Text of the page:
Wednesday, October 11, 2006

The Gilded Age

A commenter stopped by to repeat the liberal meme that the "Gilded Age" was the result of laizze faire capitalism and we don't want to do that again do we?

Unfortunately, that is just liberal revisionism. The excesses of the Gilded Age were as much a product of government intervention as libertarians claim is occuring in today's world.

Americans' sense of civic virtue was shocked by the scandals associated with the Reconstruction era, including corrupt state governments, massive fraud in cities controlled by machines, political payoffs to secure government contracts (especially the Crédit Mobilier of America scandal regarding the financing of the transcontinental railroad), and widespread evidence of government corruption during the Ulysses S. Grant administration (see {Whiskey Ring. Led by the Bourbon Democrats, especially Samuel J. Tilden and Grover Cleveland]], there was a call for reform, such as Civil Service Reform. More generally there was a sense that government intervention in the economy resulted in favoritism, bribery, kickbacks, inefficiency, waste and corruption. The Bourbons Democrats led the call for a free market, low tariffs, low taxes, less spending and, in general, a Laissez-Faire (hands-off) government.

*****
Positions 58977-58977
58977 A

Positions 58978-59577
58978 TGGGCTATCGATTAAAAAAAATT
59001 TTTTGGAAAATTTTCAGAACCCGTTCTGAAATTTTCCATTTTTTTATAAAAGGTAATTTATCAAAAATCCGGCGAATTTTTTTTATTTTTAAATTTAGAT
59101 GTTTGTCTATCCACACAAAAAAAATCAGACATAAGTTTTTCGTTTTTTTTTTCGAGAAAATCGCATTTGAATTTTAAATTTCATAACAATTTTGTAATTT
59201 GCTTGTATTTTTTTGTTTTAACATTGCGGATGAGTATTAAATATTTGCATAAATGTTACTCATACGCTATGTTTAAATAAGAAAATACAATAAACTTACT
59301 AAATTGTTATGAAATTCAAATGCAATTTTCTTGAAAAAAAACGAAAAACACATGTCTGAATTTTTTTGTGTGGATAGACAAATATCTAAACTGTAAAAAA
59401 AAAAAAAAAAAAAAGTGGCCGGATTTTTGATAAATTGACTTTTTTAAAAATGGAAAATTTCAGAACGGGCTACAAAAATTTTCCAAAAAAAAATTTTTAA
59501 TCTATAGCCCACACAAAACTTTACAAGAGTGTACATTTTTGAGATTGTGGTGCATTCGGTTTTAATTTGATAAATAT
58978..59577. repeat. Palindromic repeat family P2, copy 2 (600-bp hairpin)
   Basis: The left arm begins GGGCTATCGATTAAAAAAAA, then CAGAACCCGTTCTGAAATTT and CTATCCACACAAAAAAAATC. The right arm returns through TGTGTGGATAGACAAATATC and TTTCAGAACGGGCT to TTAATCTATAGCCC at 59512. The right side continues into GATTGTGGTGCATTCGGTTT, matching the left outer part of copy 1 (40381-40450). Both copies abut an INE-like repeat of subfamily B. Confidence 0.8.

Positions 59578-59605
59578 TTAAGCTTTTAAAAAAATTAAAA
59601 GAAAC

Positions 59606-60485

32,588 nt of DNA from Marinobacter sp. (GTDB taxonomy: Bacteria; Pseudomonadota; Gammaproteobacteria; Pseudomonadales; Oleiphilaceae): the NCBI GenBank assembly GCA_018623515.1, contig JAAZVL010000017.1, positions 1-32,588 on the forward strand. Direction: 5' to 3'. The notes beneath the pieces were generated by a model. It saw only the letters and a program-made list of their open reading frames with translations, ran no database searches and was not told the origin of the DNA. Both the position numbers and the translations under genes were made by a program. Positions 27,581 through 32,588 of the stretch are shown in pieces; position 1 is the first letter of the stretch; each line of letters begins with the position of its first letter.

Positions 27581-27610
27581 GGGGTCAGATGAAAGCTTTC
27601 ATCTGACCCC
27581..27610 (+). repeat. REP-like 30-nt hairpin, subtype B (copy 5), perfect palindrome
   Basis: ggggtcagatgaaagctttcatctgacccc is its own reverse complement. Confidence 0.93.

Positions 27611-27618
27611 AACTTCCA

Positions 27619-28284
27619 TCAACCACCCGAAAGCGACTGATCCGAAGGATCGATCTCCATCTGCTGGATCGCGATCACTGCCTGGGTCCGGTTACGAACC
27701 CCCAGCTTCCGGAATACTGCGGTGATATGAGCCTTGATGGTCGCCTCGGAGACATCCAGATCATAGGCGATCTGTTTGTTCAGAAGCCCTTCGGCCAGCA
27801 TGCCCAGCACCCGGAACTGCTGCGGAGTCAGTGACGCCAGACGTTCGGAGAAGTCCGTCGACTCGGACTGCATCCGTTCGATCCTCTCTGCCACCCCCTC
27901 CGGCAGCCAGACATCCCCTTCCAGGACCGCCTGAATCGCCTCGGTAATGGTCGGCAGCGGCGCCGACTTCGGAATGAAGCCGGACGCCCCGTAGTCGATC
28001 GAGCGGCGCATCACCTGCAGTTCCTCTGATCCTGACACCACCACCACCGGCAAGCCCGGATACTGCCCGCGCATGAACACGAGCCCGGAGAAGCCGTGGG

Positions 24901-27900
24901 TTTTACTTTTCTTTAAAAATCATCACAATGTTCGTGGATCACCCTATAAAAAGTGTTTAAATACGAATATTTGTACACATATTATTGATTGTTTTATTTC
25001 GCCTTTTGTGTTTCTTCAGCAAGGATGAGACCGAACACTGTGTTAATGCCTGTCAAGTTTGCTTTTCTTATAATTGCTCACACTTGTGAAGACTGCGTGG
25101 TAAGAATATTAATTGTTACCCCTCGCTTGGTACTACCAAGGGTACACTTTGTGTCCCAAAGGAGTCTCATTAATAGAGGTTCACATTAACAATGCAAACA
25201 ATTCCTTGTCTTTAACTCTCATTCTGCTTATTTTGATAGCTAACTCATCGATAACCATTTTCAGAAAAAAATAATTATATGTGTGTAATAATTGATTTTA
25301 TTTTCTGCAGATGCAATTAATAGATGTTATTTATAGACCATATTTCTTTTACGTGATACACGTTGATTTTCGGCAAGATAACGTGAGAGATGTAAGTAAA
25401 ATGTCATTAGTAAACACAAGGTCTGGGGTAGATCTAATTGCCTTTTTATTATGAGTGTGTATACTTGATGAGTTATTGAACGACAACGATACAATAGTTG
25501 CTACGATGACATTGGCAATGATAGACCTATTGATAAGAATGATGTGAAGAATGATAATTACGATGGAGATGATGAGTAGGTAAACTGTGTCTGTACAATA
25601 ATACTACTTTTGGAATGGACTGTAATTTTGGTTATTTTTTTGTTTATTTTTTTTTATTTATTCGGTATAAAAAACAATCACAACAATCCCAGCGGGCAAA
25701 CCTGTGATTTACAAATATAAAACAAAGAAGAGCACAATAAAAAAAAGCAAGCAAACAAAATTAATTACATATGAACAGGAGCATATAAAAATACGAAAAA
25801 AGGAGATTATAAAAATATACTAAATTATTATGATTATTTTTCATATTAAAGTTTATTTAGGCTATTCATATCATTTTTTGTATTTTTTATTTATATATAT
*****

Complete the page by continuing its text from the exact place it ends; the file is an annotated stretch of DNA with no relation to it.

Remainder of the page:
Now those were Democrats that I could stand behind.

1 comment:

  1. The Bourbons Democrats!!!?!!!

    "Bourbon Democrats" may sound like fun, but they were nothing but a coterie of wealthy, corrupt wheeler-dealers whose only interests were feathering their own nests and keeping small farmers and labor out of power. The Bourbons did not need to win, and seldom did; they only needed to keep control of the party.

    A member of the Whitney family who was the treasurer of Standard Oil was a Bourbon Democrat.